"There is one place that is the canonical representation for Google's IP address, and every other location is just cache," Shoup said.

There are two ways to get necessary data to services that need it. The first approach is synchronous: The customer service function could be asked in real time, or the customer service function could produce an event that the other services would subscribe to or listen to. The second approach is the event-driven approach, where, every time there is an address change, for instance, it triggers an event that informs all the necessary parties.

"Most [large] systems use a combination of those strategies," Shoup said.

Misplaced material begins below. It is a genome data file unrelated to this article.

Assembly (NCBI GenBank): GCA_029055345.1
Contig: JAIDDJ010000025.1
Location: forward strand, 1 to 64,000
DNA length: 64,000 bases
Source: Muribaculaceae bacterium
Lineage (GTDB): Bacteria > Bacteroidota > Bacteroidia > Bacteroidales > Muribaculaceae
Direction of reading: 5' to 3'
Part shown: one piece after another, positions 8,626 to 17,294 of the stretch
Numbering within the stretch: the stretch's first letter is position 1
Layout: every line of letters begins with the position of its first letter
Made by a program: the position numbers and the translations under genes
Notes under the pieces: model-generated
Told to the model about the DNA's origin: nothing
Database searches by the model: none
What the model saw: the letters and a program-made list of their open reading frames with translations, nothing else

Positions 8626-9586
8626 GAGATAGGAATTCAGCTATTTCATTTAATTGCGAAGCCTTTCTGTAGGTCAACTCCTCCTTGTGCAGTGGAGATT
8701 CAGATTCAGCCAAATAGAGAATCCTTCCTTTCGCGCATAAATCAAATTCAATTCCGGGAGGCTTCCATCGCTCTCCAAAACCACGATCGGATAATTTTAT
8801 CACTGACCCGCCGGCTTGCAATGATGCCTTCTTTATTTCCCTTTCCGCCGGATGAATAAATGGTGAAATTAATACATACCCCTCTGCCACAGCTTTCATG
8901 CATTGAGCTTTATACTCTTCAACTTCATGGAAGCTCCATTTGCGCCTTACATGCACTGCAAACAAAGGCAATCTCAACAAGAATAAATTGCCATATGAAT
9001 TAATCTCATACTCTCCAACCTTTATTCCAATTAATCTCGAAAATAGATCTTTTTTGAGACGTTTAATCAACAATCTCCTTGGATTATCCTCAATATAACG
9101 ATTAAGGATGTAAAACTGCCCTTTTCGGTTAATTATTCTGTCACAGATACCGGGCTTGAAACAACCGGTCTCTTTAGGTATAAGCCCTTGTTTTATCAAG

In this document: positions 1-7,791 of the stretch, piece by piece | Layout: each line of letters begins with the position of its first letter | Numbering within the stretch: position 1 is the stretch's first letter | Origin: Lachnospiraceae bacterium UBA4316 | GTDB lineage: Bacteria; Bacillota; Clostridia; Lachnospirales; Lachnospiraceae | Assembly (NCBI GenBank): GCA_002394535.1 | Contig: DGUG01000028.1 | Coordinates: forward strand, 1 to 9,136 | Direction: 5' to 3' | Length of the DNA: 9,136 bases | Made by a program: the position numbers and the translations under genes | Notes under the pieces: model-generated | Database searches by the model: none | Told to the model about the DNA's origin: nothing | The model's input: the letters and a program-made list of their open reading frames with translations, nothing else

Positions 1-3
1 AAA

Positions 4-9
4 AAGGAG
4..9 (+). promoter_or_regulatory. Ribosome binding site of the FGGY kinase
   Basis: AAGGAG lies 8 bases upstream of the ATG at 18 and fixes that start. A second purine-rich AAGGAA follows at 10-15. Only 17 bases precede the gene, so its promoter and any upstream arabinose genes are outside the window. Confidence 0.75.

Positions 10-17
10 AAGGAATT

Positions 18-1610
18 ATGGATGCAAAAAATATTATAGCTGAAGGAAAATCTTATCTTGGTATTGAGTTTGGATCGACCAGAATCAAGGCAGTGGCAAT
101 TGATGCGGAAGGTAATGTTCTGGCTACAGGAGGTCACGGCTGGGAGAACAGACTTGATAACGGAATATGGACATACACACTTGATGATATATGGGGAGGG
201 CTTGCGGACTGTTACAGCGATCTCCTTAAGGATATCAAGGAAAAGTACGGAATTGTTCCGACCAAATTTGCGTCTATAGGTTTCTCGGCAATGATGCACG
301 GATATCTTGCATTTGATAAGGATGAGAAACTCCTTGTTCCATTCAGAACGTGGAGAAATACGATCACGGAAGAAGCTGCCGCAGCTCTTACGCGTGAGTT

Separate from transactional issues, Shoup said, there is still a need to apply analytics across data. A separate big data implementation or a data warehouse can be periodically populated with canonical data, he said. But it should not become the canonical source -- that would be a return to monolithic practices.

The challenges of consolidation

The need to consolidate microservices data can present challenges in a cloud environment, Forrester analyst Randy Heffner warned.

"While fractured application landscapes have always caused data management difficulties, as data becomes spread far and wide across SaaS apps, cloud platforms [and] IoT landscapes … the cost of bringing the data together again can be driven up by cloud charges for data movement and API access packs, a quota of API calls into one's SaaS app," he said.

Architects must rethink analytical architectures and develop patterns that distribute analysis to where piece parts of the data reside, Heffner explained. Furthermore, architects must develop and adopt advanced patterns for managing transactions that affect data spread across multiple clouds -- like eventual consistency and compensating transaction models.